And here now is part two of The Blessings of Pain. You can check out part one here.
5. Pain enables you to be sympathetic.
Not only do they feel compassion for those who are suffering, but they are sympathetic. They not only say the right things, but they do so in the spirit of sympathy that means so much to others even if they haven’t experienced exactly the same struggle.
6. Similar pain enables you to be empathetic.
That sympathy goes above and beyond when they HAVE experienced exactly the same pain or problem. Empathy is an even more powerful support than is sympathy. To have someone who has been through the exact struggle you have been through, share with you, help you and say they understand is even more of a blessing.
So far you say, all these blessings are bestowed upon others. But I tell you it is a blessing to be a blessing to others. To give blessings blesses you in return. But if you need a blessing that is truly your own, look at these:
7. Pain makes you appreciative.
Those who have suffered a great deal appreciate the little things. You get great joy from a simple flower, a pain free moment, a few extra dollars, a bit of free time, a rest, a beautiful day showing God’s beauty in the midst of your suffering. Appreciation gives you hope and hope brings even more blessings. Being appreciative of the little things means you are grateful for even small advances in treatment, tiny steps forward in financial matters, and most importantly grateful to God and other people for their help in getting through the tough times. You know the depths of sorrow and it stands in stark contrast to some of the wonders of the world and the amazing people you meet. Managing to be grateful helps you find joy even in the midst of pain.
8. Pain makes you stronger.
Though it doesn’t feel like it at the time, in retrospect, you do feel a sense of strength having gone through something so difficult. Whether it’s physical or emotional pain and as difficult as it is to admit, we do feel as if we’ve overcome after we are over the worst of a particular struggle de jur. After the pain of childbirth, I don’t much worry about the pain I feel when I bang my knee. As compared with the pain of worrying about my dd’s heart condition when she was young and seeing her jaw bone through her chin when she hit the ice while skating, I wasn’t as easily frazzled when she tore a ligament in Karate. After having been through the pain of seeing her empty room when she left for college or when she spent a semester half way around the world in Russia, the sadness when she left to go to grad school in Texas didn’t seem as devastating to me.
My sister’s kids where always having high fevers and were forever getting sick. I remember talking to her about my fear when my dd’s fevers would spike and she was able to reassure me based upon her experience.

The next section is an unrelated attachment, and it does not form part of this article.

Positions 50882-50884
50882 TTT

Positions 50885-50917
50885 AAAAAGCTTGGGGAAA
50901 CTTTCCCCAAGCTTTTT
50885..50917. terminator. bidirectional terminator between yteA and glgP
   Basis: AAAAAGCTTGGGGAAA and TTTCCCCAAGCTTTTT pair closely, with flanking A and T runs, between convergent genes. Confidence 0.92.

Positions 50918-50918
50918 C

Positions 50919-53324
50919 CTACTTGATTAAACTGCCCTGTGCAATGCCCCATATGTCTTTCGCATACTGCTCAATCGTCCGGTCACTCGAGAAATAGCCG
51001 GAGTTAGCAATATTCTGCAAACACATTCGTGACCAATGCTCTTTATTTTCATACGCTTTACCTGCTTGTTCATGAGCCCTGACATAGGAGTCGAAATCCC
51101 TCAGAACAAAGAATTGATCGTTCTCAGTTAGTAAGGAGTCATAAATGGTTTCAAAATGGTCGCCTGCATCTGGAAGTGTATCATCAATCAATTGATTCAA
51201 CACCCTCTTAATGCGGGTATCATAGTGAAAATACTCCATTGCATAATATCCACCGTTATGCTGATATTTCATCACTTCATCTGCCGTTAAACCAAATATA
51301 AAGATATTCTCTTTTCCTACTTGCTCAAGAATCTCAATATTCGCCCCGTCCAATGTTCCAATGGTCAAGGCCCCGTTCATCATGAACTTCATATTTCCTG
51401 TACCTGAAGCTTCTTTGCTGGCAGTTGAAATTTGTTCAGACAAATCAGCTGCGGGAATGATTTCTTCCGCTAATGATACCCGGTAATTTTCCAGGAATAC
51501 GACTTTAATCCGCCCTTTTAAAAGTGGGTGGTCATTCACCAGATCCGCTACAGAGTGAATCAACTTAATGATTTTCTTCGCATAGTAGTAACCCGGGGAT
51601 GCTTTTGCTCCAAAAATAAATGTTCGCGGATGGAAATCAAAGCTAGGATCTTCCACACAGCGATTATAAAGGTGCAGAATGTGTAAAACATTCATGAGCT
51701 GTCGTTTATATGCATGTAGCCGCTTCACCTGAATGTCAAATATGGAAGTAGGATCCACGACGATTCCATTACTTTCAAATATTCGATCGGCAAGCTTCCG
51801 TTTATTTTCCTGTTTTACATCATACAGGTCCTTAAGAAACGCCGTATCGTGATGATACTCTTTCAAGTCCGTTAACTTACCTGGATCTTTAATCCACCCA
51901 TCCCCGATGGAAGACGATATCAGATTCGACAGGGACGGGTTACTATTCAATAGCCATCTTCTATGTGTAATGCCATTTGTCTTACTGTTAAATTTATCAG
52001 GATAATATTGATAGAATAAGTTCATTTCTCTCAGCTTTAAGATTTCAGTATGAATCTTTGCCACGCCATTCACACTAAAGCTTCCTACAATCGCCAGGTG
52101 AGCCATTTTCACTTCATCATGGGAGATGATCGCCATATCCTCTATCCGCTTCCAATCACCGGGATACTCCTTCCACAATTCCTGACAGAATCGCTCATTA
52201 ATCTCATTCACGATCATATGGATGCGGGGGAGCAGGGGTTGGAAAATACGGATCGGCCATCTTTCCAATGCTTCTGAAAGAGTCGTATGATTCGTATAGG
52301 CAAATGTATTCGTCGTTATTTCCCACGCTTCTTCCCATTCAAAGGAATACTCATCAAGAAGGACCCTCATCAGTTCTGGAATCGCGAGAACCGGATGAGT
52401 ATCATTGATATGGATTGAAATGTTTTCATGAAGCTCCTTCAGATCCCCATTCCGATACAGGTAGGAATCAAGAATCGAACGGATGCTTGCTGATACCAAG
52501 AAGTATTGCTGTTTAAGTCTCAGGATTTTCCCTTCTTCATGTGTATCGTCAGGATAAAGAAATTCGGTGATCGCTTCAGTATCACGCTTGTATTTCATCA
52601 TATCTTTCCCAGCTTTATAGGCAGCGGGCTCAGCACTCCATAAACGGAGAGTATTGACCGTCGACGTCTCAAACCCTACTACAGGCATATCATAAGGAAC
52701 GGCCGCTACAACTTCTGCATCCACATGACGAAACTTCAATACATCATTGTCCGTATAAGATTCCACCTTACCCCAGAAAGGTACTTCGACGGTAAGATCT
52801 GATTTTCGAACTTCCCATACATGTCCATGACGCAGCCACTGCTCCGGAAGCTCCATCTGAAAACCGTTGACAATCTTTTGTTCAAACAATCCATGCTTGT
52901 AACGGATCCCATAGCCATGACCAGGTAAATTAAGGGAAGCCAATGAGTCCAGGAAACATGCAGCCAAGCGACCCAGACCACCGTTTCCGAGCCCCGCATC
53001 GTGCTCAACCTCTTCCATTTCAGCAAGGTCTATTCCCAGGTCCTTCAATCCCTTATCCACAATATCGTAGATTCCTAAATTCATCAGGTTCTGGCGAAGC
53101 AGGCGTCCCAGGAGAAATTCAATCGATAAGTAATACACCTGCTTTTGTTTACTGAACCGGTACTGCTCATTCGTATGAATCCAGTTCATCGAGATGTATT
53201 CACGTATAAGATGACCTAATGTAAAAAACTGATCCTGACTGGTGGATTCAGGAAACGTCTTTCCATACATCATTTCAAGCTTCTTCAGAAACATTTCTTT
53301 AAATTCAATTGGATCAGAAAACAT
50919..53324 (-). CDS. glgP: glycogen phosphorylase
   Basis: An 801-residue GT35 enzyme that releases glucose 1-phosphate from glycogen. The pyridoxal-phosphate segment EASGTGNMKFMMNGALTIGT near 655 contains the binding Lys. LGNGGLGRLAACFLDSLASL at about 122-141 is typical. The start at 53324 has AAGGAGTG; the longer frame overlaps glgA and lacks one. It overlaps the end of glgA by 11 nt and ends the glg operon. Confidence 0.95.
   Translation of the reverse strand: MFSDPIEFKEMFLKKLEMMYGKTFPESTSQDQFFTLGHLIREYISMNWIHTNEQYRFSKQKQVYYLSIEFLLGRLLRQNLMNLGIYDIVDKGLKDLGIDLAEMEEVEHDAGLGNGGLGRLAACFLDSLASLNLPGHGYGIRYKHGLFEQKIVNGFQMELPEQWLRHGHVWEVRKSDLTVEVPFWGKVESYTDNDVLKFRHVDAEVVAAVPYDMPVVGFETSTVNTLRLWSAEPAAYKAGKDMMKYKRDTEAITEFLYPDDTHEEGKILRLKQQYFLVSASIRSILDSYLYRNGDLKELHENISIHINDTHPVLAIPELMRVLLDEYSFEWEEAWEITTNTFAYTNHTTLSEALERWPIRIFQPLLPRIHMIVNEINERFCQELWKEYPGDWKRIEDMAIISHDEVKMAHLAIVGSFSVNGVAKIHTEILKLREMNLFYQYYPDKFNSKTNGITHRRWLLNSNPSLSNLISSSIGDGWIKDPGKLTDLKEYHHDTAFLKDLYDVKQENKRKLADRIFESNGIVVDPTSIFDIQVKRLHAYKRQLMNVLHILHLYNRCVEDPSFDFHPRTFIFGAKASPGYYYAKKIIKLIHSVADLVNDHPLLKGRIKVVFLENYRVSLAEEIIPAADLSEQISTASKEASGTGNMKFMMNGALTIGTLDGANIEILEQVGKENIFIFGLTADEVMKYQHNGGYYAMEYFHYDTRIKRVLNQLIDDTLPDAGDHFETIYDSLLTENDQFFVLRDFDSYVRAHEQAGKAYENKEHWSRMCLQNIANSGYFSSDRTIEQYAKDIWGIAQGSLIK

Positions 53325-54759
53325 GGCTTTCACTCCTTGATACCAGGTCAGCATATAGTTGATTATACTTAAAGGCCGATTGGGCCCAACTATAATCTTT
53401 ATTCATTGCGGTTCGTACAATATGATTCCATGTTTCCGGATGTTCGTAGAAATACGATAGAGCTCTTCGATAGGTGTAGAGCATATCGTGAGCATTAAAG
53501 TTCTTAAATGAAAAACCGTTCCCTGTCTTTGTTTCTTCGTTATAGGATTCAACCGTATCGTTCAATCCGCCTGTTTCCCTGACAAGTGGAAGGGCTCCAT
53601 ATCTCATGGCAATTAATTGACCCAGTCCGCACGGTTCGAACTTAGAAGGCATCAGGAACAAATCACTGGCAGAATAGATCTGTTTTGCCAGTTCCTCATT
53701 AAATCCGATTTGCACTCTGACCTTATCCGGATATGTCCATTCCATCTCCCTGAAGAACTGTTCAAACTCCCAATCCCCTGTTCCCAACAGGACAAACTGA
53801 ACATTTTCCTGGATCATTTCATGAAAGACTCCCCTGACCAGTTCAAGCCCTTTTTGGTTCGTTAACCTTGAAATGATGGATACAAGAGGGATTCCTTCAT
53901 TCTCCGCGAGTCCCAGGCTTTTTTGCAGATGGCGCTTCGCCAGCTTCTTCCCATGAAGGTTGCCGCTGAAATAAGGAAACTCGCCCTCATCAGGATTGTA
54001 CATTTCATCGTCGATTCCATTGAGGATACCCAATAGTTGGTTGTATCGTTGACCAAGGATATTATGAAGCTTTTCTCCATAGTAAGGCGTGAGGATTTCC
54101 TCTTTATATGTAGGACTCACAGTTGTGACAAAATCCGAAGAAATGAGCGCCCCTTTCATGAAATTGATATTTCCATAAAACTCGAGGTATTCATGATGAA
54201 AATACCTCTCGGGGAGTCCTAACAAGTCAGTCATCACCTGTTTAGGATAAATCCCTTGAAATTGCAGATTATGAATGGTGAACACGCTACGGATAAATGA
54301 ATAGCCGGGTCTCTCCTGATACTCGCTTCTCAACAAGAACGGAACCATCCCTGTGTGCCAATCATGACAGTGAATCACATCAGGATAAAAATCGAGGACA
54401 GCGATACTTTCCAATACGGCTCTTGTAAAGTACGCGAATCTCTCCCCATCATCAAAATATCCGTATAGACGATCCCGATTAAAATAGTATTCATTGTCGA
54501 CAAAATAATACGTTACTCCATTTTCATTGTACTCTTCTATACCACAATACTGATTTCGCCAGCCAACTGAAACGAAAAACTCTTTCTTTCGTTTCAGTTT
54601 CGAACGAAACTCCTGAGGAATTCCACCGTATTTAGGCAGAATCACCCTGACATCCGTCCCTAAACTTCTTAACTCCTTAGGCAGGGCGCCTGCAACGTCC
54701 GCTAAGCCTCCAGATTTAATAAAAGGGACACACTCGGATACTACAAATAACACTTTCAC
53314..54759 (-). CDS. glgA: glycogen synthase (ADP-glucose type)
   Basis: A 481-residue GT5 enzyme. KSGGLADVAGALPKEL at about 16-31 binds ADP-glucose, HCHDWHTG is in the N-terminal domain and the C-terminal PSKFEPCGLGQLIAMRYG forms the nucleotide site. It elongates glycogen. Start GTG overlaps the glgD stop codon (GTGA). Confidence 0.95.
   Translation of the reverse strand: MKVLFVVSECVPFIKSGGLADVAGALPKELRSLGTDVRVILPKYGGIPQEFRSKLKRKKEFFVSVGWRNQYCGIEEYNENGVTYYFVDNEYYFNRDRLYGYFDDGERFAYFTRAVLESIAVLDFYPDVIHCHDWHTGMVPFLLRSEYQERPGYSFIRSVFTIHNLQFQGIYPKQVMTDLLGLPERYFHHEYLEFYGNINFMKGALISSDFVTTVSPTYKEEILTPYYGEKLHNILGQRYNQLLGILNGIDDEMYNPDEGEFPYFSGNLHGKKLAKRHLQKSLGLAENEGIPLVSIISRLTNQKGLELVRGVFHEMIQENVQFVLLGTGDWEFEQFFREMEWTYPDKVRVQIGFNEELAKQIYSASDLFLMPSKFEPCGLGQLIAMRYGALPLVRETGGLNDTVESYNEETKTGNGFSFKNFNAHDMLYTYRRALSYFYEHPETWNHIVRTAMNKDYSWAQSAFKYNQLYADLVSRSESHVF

People ask me about the stress of having to replace all of my electronic devices after a lightening strike took out 18 of them back in June. I remember thinking, yeah. It’s a bit annoying having to buy and install or schedule repairs on all these items. This was a mild annoyance, but we had the money to replace them all. Having to figure out where to find the money to replace a $15 item was much more stressful!
Those of us suffering from chronic illness are pain warriors! We’ve been through it all and back again and, though we’d never knowingly ask for it, we are stronger for having had to deal with it in our lives. It’s been much easier to handle little setbacks the last several years than it was in the beginning of my journey with chronic illness. I used to immediately jump on the “freaked out” wagon. Now it takes a lot more for me to get freaked out. To paraphrase a popular meme on Facebook, my track record for getting through difficult times is unblemished. I’ve done it each and every time and God has been there every step of the way with me. It’s not too much of a leap to assume He’ll be there again and I’ll come through.
Has sanity returned to JoJo? While I’d never choose pain and I do whatever I can to alleviate it, I do count these among my blessings. If you have to have pain, at least there is something good that comes of it. “Not only so, but we also glory in our sufferings, because we know that suffering produces perseverance; perseverance, character; and character, hope. And hope does not put us to shame, because God’s love has been poured out into our hearts through the Holy Spirit, who has been given to us.” -Romans 5:3-5
My debate class learned a lot that week. I’m proud of them for reaching into their hearts to see the blessings past the pain they saw in the world, in their families or inside themselves. How can YOU see the blessings in your own pain? Please share your comments/feedback here as a blog comment. And please share this blog post with others who you think will benefit by seeing the blessings in their pain.